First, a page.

The Honey Bus is Meredith May's memoir, the story of how bees saved her life. When Meredith was five, her parents split up, and she was left in the care of her grandfather, an eccentric beekeeper. Her first encounter with a bee, when it crawled on her arm, she discovered that everything she needed to know about life and family was right before her eyes, in the secret world of bees. (Release date is April 2.)






Alexander McCall Smith introduces a new police team in The Department of Sensitive Crimes, the first Detective Varg novel. This small team is an elite squad who handles strange and difficult cases. They search for someone who stabbed a vendor in the back of the knee. Then there are the girls who are rivals, and report crimes such as missing people. (Release date is April 16.)








Scot & Soda is the second Last Ditch mystery by Catriona McPherson. Scottish-born Lexy Campbell is finished with murders. At least she's finished until her Halloween party on her houseboat behind the Last Ditch Motel. When she and her friends try to bring up the beer she has cooling in the slough, they bring up a body instead. They should let the police investigate. But, this group of friends just can't let it go. It's another skillfully written, fun mystery. (Release date is April 8.)




As much as I love Anna Quindlen's essays, I suspect her latest book, Nanaville, isn't for me. It's a collection that celebrates the love and joy of being a grandmother. According to the back cover, it's "A big-hearted book of wisdom, wit, and insight." (Release date is April 23.)








If you're a fan of Ruth Reichl's memoirs, you'll want to read her latest one, Save Me the Plums. For the first time, she writes of her groundbreaking years as editor in chief of Gourmet magazine. My ARC doesn't come with recipes, but the book you buy or get at the library will include them. (Release date is April 2.)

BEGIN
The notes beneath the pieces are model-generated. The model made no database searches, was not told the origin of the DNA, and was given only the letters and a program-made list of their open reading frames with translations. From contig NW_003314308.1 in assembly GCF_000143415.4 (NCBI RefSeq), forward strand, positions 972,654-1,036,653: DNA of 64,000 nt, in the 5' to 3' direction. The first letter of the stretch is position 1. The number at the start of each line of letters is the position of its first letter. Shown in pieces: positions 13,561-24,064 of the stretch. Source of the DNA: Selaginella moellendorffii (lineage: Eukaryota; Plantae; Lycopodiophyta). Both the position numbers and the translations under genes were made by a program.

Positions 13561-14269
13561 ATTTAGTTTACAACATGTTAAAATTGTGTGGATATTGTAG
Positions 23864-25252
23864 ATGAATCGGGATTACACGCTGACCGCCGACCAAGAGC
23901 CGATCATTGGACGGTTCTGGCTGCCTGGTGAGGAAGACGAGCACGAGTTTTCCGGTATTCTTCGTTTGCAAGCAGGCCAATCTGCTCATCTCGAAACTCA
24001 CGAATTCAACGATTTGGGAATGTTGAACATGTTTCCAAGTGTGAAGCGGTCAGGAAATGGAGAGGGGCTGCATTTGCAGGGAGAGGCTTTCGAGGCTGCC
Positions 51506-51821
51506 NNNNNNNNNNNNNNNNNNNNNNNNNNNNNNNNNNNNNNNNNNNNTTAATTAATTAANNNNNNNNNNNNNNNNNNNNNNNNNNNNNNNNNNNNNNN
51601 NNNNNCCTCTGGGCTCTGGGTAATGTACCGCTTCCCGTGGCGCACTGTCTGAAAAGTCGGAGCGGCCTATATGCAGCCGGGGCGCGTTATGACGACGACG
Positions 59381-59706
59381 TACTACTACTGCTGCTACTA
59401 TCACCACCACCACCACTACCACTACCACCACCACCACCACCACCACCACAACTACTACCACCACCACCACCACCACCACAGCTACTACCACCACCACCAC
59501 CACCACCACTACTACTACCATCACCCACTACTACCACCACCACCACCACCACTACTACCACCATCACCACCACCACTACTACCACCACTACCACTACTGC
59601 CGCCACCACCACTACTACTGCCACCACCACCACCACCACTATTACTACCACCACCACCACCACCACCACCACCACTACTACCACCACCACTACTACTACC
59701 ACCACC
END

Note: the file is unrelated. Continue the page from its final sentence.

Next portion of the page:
Lily and the Octopus was a bestseller when it came out. Now, author Steven Rowley is back with the novel, The Editor. "After years of struggling as writer in 1990s New York City, James Small finally gets his big break when his novel sells to an editor at a major publishing house: none other than Jacqueline Kennedy Onassis." James' autobiographical novel exposes his dysfunctional family. But, when the book's forthcoming publication threatens to unravel his relationships, James can't bring himself to finish it. Jackie sends him home to confront the truth. When a family secret is revealed, "he realizes his editor may have had a larger plan that goes beyond the page." (Release date is April 2.)


In Paige Shelton's The Loch Ness Papers, bookseller Delaney Nichols is on her way to ask a minister to perform her wedding when she bumps into a man who turns out to be a Loch Ness monster fanatic.  But, she doesn't believe he's a killer. When he's accused of murder, she mixes her wedding plans and her family's trip to Scotland with an investigation. (Release date is April 2.)







Oh, a time travel novel! Gwendolyn Womack brings us The Time Collector. Roan West was born with an extraordinary gift. He can relive memories across centuries and perceive the past of any object he touches. He has spent his life using his talents to find and sell valuable antiques, but his quiet life changes when Stuart, a fellow pyschometrist, has unearthed some out-of-place artifacts that challenge recorded history. The implications are staggering, but soon after the discovery, Stuart disappears. (Release date is April 16.)



There are some books on this list that I want to read, too, but I can't summarize everything. I hope you find a treasure or two of your own in today's post.

Richard Armstrong - The Don Con (4/1)
Chip Cheek - Cape May (4/30)
Shannon Sedgwick Davis - To Stop a Warlord: My Story of Justice, Grace, and the Fight for Peace (4/2)
Molly Dektar - The Ash Family (4/9)